UBS CEO Has Heated Exchange With Ex-Senior Central Banker

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  • Bank chief says critics often unhappy at their own pay
  • Ermotti was highest-paid executive at lender last year

UBS Group AG chief Sergio Ermotti fired back at a former Bank of England deputy governor who said bankers could cut their own pay instead of complaining about how difficult it is to make money.

“If you have that problem with compensation, let’s have a review of how the economy is compensated and not just pointing at bankers,” said Chief Executive Officer Ermotti in response to a question from Paul Tucker at a conference in London on Thursday. “This is very simplistic and it’s part exactly of the problem that was created by trying to be focused on compensation and only on compensation and mainly by people that were frustrated because they’re not making that kind of money.”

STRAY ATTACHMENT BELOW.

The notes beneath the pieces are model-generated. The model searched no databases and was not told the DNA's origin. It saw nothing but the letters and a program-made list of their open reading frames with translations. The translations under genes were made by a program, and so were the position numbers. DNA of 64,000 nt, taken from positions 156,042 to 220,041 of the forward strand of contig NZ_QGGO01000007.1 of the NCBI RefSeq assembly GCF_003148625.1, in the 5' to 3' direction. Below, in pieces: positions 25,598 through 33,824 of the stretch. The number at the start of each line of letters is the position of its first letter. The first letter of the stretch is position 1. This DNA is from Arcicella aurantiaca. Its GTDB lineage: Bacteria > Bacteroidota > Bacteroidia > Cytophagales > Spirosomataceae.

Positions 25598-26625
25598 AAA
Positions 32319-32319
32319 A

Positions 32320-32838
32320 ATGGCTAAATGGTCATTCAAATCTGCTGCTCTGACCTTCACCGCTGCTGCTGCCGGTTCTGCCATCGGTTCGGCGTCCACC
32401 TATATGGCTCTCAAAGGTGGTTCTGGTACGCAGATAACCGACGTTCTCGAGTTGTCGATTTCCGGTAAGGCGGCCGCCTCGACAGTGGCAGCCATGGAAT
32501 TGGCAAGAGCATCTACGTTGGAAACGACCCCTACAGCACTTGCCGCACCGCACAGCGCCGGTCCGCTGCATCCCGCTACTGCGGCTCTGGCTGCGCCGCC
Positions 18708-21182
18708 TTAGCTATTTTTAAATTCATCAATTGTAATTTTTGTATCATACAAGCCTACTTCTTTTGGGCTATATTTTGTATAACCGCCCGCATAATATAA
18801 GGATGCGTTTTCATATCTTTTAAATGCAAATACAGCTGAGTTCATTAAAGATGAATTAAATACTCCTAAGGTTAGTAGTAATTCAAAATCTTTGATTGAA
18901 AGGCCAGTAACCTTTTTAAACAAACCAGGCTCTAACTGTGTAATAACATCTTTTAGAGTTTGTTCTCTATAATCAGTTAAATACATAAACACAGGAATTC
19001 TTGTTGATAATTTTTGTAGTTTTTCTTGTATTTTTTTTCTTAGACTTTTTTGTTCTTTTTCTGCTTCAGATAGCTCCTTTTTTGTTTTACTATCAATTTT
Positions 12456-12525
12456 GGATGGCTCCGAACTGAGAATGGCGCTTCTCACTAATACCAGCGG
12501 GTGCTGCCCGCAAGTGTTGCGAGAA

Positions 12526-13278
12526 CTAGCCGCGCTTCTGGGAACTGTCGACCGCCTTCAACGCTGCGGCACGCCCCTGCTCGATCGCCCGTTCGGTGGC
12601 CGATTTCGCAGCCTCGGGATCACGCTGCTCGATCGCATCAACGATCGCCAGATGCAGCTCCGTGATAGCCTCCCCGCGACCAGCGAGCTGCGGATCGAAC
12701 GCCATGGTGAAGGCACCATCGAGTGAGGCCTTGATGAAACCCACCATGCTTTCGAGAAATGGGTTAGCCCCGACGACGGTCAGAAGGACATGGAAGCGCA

Tucker, who was sitting in the front row, said that bankers “get the profits and the taxpayers get the losses,” referring to UBS’s bailout by Switzerland in 2008. Ermotti, 57, told the ex-central banker that he should “really look at the facts” and that the country made a profit on the rescue.

Last year, the Swiss lender handed out the smallest bonuses in four years. Even so, Ermotti remained the highest-paid executive at the bank, receiving 13.7 million Swiss francs ($11.7 million), down from the 14.3 million francs in 2015.

His comments come after BOE Governor Mark Carney signaled that the U.K. will review a cap on banker bonuses after Britain leaves the European Union. Banker pay has been in focus since the U.K. government was forced to bail out Royal Bank of Scotland Plc and Lloyds Banking Group Plc for a combined 65.5 billion pounds ($88 billion) during the financial crisis. The limit on bonuses inside the EU at twice fixed pay has been around since 2014.

CEOs across Europe have warned employees not to expect big bonuses this year. Credit Suisse Group AG’s CEO Tidjane Thiam, who agreed to accept a lower bonus, said employees shouldn’t think about a big pay rise for 2017.

Tucker, a three-decade veteran of the central bank, left in 2013 after losing out on the top job.

— With assistance by Ambereen Choudhury, and Patrick Winters

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